ADA stands for the Americans with Disabilities Act. It’s a comprehensive piece of civil rights legislation that prohibits discrimination against people with disabilities. In the past, the law has usually applied to public spaces, such as making buildings wheelchair accessible.
More recently, however, courts have ruled that the ADA also applies to the virtual world. This means your website needs to be ADA compliant in order for those who are blind, deaf, or those who use assistive technologies, like screen readers, to easily navigate your web pages.
Let’s take a look at how to make your website ADA compliant.
What Does an ADA Compliant Website Look Like?
ADA compliant website is for companies that fall into ADA Title I or Title III. According to FindLaw.com, that includes:
- Any brand with a minimum of 15 full-time workers that work over 20 weeks annually fall under Title I of the ADA.
- Organizations that come under the “public accommodations” category, like banks, public transportation, and hotels come under Title III.
All these businesses are required to create a website that provides reasonable access to those with disabilities. Moreover, making your website ADA compliant will help your company avoid penalties and expensive lawsuits.
Tips to Make Your Website ADA Compliant
Website accessibility means making sure that people with disabilities can also meaningfully engage with your site content. Now that you understand which businesses need to comply with the ADA, the next step is to build an ADA-compliant website. So, how can you do it?
When it comes to making your website compliant, the ADA does not provide any clear or specific guidelines, but there are several things you can do to increase the accessibility of your website.
1. Choose the Right Images and Graphics
When it comes to making your website accessible, visual elements like images and graphics do a great job of attracting more traffic to your site. But keep in mind that those with visual impairments might not be able to see them. So, make sure to add captions for every image. If you have video content, make sure to add closed captioning.
You also need to add HTML tags for images, this will also those who use screen readers to understand what’s on the page.
2. Pay Attention to Fonts
Most web users think that font style & size is just a matter of taste. But, keep in mind that the wrong font type and size can cause eye strain or headaches for some users. Also, remember that small fonts or text will be difficult for those with visual impairments to read.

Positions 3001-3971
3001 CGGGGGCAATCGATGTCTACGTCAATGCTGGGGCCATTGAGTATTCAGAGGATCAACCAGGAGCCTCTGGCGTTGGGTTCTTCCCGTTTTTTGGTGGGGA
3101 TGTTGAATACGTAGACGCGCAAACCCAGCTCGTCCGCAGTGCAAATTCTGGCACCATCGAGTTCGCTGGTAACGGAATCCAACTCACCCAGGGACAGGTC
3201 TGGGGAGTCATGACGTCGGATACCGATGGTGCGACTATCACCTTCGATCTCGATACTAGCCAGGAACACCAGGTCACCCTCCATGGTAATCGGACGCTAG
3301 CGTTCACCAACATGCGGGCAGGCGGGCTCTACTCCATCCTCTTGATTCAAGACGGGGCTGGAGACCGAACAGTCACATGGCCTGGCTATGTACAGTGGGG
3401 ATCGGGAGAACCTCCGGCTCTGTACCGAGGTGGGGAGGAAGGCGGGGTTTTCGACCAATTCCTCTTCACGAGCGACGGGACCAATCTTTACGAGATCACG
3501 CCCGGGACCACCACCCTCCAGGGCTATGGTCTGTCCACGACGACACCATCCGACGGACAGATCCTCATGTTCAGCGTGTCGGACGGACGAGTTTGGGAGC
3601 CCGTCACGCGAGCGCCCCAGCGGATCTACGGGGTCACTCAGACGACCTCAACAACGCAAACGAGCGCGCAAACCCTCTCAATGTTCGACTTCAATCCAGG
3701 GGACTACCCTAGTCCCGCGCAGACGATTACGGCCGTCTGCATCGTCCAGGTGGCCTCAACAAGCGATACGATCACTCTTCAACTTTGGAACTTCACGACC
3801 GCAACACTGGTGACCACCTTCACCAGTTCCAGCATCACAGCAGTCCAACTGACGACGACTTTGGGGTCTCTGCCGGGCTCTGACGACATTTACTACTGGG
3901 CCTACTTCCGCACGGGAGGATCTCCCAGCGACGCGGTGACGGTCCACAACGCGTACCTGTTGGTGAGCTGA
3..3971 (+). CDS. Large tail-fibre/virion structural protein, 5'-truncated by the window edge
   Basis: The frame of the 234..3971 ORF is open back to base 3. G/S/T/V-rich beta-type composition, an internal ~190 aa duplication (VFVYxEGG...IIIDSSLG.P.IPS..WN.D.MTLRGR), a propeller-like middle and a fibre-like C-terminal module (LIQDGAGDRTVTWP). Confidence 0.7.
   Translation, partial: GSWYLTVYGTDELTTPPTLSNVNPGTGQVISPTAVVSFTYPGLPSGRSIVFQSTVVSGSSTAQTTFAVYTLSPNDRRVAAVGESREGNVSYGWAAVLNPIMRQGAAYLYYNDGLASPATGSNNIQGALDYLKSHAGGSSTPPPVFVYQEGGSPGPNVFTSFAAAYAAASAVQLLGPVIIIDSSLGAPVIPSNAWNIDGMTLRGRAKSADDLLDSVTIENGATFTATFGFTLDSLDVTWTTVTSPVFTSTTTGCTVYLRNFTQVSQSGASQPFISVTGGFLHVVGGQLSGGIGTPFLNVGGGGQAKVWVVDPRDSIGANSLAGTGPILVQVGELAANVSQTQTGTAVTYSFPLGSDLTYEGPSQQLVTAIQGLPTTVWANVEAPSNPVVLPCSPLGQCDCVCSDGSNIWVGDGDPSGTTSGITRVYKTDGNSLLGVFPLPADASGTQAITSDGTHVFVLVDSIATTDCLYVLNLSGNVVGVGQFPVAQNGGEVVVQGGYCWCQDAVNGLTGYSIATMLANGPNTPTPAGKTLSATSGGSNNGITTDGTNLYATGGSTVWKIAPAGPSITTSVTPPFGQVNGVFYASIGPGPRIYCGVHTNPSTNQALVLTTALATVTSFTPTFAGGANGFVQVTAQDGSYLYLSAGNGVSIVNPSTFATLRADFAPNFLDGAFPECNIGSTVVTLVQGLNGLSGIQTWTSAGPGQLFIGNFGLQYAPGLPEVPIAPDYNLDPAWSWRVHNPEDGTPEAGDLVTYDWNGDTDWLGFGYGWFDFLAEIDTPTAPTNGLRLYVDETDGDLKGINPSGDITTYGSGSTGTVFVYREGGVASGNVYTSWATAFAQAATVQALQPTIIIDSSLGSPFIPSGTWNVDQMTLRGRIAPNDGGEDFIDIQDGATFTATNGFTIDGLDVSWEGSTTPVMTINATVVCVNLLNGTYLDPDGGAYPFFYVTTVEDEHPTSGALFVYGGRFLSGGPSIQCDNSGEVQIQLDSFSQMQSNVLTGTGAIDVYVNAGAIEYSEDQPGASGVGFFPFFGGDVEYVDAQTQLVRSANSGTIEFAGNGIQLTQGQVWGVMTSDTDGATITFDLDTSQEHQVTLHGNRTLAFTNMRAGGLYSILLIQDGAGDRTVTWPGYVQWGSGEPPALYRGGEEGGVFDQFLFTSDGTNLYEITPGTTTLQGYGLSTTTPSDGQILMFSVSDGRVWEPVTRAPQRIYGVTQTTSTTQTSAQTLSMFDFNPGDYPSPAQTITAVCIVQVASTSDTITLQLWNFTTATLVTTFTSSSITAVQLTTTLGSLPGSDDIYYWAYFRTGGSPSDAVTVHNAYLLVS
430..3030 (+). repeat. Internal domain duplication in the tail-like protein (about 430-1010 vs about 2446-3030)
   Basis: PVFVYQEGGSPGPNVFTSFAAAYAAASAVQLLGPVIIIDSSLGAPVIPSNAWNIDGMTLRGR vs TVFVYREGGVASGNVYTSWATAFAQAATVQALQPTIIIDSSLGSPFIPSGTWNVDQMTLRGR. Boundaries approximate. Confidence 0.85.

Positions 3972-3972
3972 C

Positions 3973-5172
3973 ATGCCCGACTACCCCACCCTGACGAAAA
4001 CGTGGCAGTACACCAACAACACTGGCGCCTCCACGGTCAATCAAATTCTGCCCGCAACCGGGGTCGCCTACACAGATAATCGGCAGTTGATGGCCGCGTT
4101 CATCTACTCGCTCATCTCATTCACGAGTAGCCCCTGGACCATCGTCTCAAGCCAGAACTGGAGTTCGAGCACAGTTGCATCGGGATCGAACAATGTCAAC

When formatting text for your website keep the background of your webpages light and use a simple font type in a dark color to make it easy to read. Some good choices for user-friendly and readable font include Open Sans, Quicksand, and Georgia.
3. Keyboard Navigation
If we talk about good UX design, a general rule of thumb is that an easy and simple to navigate website with an intuitive & clear layout is something everyone should go with. But, if you’ve added content such as slides, presentations, or videos that run on auto-play, don’t forget to add a feature that enables users who rely on keyboard navigation to slow down or pause any auto-play content.
4. Disable Pop-Up Windows
We all know how frustrating it is when our screens our bombarded with pop-ups or call-to-action buttons. These unwanted windows are not just challenging to close but also make users leave the website. And for individuals with disabilities, they are more than just a mere nuisance. So, try to provide clear instructions to make the site easy to navigate for all users.
The Key Takeaway
The Department of Justice has made it clear that websites need to comply with the ADA. Optimizing sites for accessibility and ADA compliance can serve to generate better content that is understandable by more people, which makes the internet a better place for everyone. These are some essential tips that can help you in understanding how to make your website ADA compliant.
The bottom line is, making your business website accessible and ADA compliant eventually comes down to enhancing and broadening the audience experience (including people with disabilities) to accommodate those with specific needs, so that they can interact with and understand everything your website is offering.
Also, keep in mind that making your business website ADA compliant is not just a one-time job; in fact, it is an integral part of the ongoing maintenance of your website.
If you’re still in doubt about whether your website meets ADA standards you can always consult with a lawyer to make sure you deliver a user-friendly experience for everyone.